Beach houses interrupt my view of the beach every so often, offering glimpses into the world that mom and I had left such a long time ago. A boy, maybe thirteen or so, is waxing his surfboard, while his girl friend, a little brunette, watches in awe. The sight brings a memory out of the corner of my mind that I once dedicated to Pueblo. The nights full of laughter, adventure, and surprises. The goodbyes, the heartbreaks, the tears.
I shake my head and close the dam that holds my overflowing memories in place.
Soon we pass the doll-house beach houses. Their bright blue, red, and yellow decors seem to glow under the hot afternoon sun. Children play safely behind the gates and the large white fence sits as a constant reminder; separating the world of Pueblo from the rich outside world.
"I can't believe they're still here," I say, unable to stop myself.
"Why not?" Dad says, as if there'd been no lull in the conversation. "They may be annoying Richies who like to think that they have control over us, but they're the reason why a lot of the businesses in town are still making money."
Dad had created the term Richies when he was a kid and I'd inherited the nickname. Basically, these people ran the town's finances, but the day that the large fence was created a lot of the residents of Pueblo became skeptical, fearful of the outsiders. I know this because mom would often talk bitterly about it with a friend of hers during some of my play dates.
Dad turns right onto Beachwood Street, where I lived the first ten years of my life, and almost instantly turns onto the same gravel driveway that I learned to ride a bike on. Instead of seeing a front yard invaded by weeds (mom's never been much of a gardener) and toys, I'm surprised to see sunflowers and lilies and bleeding hearts. The lawn is mowed and theres a gate leading to the backyard. The front door is still the same dark blue as before, but now a sign on it reads the house number and a shy angel boy. To say I'm shocked is putting it mildly.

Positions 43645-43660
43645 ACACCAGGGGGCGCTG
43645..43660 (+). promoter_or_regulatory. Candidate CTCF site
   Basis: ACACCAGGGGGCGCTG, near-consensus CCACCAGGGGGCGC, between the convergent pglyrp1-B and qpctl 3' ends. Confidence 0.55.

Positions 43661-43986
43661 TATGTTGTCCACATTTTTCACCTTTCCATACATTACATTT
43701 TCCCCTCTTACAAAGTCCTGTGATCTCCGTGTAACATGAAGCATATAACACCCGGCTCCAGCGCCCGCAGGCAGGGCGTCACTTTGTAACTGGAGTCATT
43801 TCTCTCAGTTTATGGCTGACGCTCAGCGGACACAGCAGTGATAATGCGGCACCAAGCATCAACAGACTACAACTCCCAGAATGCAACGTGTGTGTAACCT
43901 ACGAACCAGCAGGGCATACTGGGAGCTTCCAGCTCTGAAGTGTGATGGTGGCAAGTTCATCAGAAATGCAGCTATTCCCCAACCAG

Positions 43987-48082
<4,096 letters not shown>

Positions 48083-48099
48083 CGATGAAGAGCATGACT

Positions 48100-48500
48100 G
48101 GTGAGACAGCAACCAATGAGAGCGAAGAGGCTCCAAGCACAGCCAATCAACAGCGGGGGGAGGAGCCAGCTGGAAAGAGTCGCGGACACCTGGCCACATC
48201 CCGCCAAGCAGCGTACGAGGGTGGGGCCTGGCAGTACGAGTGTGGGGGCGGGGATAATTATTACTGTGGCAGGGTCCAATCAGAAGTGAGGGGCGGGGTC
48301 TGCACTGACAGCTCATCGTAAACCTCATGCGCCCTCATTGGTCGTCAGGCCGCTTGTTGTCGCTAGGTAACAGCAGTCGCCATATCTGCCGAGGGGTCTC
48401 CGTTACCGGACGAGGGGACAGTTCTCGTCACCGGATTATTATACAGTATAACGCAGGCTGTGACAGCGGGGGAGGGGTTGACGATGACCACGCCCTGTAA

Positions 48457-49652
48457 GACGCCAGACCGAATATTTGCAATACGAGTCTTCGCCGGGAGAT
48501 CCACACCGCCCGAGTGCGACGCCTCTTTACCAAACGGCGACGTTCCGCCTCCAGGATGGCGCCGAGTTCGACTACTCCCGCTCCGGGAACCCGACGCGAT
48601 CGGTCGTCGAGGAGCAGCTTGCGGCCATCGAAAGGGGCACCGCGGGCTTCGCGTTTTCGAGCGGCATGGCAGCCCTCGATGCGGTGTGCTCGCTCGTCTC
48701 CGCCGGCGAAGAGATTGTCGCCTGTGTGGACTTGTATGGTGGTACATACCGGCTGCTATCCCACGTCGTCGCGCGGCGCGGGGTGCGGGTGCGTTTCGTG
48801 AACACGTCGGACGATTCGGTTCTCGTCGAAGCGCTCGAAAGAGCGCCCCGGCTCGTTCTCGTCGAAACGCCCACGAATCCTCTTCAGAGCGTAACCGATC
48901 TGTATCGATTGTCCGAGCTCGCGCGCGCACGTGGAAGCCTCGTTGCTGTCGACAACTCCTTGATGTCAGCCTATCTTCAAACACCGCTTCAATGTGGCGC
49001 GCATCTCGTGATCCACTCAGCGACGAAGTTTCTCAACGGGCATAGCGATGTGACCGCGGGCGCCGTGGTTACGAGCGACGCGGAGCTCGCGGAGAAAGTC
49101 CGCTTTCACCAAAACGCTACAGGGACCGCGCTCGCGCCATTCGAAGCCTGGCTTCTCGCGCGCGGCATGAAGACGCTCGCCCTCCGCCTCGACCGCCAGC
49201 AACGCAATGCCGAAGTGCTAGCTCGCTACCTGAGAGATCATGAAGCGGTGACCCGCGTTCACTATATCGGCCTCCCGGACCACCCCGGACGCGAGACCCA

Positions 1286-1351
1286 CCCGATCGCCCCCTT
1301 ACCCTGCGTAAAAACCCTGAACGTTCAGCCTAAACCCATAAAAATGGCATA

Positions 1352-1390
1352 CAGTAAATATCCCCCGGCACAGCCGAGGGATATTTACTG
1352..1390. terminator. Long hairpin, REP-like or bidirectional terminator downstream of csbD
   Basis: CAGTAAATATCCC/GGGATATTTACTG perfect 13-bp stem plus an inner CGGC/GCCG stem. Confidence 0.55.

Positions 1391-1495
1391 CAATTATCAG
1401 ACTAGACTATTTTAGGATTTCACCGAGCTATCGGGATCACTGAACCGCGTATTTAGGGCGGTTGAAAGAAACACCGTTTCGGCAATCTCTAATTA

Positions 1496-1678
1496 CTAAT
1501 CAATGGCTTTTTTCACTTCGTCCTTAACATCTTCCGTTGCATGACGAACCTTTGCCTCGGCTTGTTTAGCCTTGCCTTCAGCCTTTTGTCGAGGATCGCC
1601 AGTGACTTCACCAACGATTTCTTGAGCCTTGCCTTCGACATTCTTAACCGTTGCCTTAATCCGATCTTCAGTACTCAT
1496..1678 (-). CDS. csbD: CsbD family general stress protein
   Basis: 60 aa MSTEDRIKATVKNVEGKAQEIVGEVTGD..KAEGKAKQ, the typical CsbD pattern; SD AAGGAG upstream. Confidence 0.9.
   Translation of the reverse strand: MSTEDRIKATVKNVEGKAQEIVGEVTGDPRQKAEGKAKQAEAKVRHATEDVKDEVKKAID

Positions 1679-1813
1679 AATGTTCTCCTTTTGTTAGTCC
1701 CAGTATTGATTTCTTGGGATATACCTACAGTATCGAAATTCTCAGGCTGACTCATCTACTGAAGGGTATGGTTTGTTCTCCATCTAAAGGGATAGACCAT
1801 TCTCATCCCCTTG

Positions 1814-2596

Dad parks the car and gets out without a word. I follow suit, nearly tripping over one of the large rocks decorating the side of the driveway. Dad pauses before opening the trunk, checking to see if I'm okay. After I assure him with a quick nod, he pops the top and starts pulling out my bags. Within minutes we're inside my old house and I am staring into my old bedroom.
"I know you and your mother left this place hoping to never see it again," dad says behind me and I force myself to hold back my tears. "But I hoped for otherwise."
Except for the bedding (which is more modern than the princess ones that once decorated the twin bed), the stuffed toys, and the many posters I once had of teen pop stars and movie stars, my old room is exactly as I'd left it seven years ago. "But how?" I ask, not wanting to meet his eyes. "Why did you do this?"
"Ask your mother."
"You left us, left us alone!" I whisper menacingly, letting the tears roll down my cheeks. "Why would you do this?"
"I didn't leave you. Baby, I would never leave you," he says and for a moment I can smell the scent of whiskey on him, but of course it is only the scent that lingers when I think of who my dad used to be so long ago. "You and your mother left me."